In Africa, Mali continued its fall and is now ranked 122nd. Progress in the conflict in north of the country has stalled, preventing any real revival in media activity. Central African Republic (109th) has followed suit, falling 43 places. In Egypt (159th), President Morsi's ouster by the army led by Al-Sisi freed those media that the Muslim Brotherhood had gagged ever since coming to power, but it marked the start of a witchhunt against journalists suspected of supporting the Brotherhood.
Far from these conflicts, in countries where the rule of law prevails, security arguments are misused as grounds for restricting freedom of information. Invoked too readily, the protection of national security is encroaching on hard-won democratic rights.
In the United States (46th, -13), the hunt for leaks and whistleblowers serves as a warning to those thinking of satisfying a public interest need for information about the imperial prerogatives assumed by the world's leading power. The United Kingdom (33rd, -3) has followed in the US wake, distinguishing itself by its harassment of The Guardian.
There are many examples of governments abusing the "fight against terrorism." In Turkey (154th), dozens of journalists have been detained on this pretext, above all those who cover the Kurdish issue.
In Israel (96th), which regained some of the places it lost in the previous index because of Operation Pillar of Defence's impact on freedom of information, the territorial integrity imperative often suppresses freedom of information about the Israeli-Palestinian conflict.
In Sri Lanka (165th, - 2), the army shapes the news by suppressing accounts that stray too far from the official vision of "pacification" in the former Tamil separatist strongholds.
A few noteworthy developments
Central Africa Republic, currently the site of a violent conflict, suffered the biggest fall, losing 43 places after a year marked by extreme violence and repeated attacks and threats against journalists.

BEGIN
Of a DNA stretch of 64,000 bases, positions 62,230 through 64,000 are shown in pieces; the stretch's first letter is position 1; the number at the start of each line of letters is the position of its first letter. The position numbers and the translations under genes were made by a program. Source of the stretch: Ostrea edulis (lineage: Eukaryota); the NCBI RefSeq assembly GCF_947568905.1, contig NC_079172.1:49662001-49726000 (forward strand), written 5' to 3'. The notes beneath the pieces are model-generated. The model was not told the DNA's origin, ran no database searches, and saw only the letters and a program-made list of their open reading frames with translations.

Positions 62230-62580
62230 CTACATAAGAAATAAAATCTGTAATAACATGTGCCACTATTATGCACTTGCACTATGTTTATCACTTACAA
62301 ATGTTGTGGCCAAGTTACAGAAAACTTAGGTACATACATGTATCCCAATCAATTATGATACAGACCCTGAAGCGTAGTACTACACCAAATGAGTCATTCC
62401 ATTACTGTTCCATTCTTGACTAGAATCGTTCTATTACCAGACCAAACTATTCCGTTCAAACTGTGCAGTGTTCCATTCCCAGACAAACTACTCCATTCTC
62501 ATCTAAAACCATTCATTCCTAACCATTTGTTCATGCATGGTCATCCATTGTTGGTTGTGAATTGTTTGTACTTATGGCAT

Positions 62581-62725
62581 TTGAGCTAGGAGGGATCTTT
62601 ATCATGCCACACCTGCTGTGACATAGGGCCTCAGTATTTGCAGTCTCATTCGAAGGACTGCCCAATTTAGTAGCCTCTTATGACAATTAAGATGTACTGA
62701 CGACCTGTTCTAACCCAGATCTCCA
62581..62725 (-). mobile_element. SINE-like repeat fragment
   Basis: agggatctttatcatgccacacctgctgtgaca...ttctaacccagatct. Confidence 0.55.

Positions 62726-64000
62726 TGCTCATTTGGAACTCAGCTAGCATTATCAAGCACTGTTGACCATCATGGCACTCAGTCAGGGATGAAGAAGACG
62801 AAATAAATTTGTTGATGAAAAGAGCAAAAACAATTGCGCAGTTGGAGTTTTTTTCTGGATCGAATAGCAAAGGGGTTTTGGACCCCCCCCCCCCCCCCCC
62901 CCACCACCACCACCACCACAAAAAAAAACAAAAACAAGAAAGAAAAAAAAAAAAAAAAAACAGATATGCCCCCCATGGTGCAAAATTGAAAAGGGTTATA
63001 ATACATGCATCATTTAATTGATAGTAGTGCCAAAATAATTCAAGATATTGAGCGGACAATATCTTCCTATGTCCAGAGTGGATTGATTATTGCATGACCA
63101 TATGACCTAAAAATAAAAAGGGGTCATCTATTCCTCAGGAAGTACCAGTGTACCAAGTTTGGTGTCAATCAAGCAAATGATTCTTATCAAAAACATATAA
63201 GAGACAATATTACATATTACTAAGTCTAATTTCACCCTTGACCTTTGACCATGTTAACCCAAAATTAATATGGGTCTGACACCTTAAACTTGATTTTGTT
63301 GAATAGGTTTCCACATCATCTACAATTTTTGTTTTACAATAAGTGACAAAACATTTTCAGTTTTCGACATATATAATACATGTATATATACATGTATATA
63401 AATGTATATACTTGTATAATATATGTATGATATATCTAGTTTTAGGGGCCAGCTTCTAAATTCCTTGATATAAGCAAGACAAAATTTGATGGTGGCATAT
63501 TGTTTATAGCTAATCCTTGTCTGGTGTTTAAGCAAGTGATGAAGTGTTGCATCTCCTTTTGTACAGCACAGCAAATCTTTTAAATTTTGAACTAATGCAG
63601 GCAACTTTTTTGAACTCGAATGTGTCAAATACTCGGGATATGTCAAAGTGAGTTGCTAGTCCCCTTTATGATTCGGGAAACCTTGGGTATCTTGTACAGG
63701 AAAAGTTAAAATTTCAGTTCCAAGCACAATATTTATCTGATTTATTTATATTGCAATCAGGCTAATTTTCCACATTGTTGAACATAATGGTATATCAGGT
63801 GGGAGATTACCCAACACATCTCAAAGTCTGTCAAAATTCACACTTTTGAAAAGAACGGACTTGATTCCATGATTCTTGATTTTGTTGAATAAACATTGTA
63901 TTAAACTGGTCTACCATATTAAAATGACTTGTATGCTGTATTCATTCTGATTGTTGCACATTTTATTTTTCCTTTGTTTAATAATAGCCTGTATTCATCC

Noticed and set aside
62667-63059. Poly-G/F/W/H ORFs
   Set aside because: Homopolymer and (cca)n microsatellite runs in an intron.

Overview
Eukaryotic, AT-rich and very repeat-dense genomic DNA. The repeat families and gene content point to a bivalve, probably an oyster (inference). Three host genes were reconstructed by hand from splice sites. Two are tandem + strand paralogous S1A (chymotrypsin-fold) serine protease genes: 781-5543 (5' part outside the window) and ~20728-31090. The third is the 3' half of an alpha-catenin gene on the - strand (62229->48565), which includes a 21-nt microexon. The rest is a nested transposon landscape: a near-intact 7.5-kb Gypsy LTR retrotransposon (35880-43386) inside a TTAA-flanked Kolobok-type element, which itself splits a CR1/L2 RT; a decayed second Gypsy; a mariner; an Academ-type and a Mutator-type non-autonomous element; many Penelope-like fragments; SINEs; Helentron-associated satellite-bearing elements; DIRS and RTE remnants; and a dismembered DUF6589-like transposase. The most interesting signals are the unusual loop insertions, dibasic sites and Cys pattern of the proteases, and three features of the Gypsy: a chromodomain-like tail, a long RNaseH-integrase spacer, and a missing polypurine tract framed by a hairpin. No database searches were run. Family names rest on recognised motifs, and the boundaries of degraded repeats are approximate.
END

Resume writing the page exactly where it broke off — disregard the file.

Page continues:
Aside from the 13-place fall by the United States (46th, -13), Guatemala's dizzying plunge (125th, -29) was due to a sharp decline in the safety of journalists, with four murders and twice as many attacks as the previous year.
In Kenya (90th, -18), the government's much criticized authoritarian response to the media's coverage of the Westgate Mall attack was compounded by dangerous parliamentary initiatives. Chad (139th) fell 17 places after distinguishing itself by abusive arrests and prosecutions in 2013.
Suffering from the effects of the economic crisis and a surge in populism, Greece (99th) fell 14 places.
Violence against journalists, direct censorship and misuse of judicial proceedings fell in Panama (87th, +25), Dominican Republic (68th, +13), Bolivia (94th, +16) and Ecuador (94th, +25), although in Ecuador the level of media polarization is still high and often detrimental to public debate.
The past year was marked by laudable legislative developments in some countries such as South Africa (42nd, +11), where the president refused to sign a law that would have threatened media freedom.
Contrasting with South Africa's improvement, other countries regarded as regional models registered no progress or even significant declines.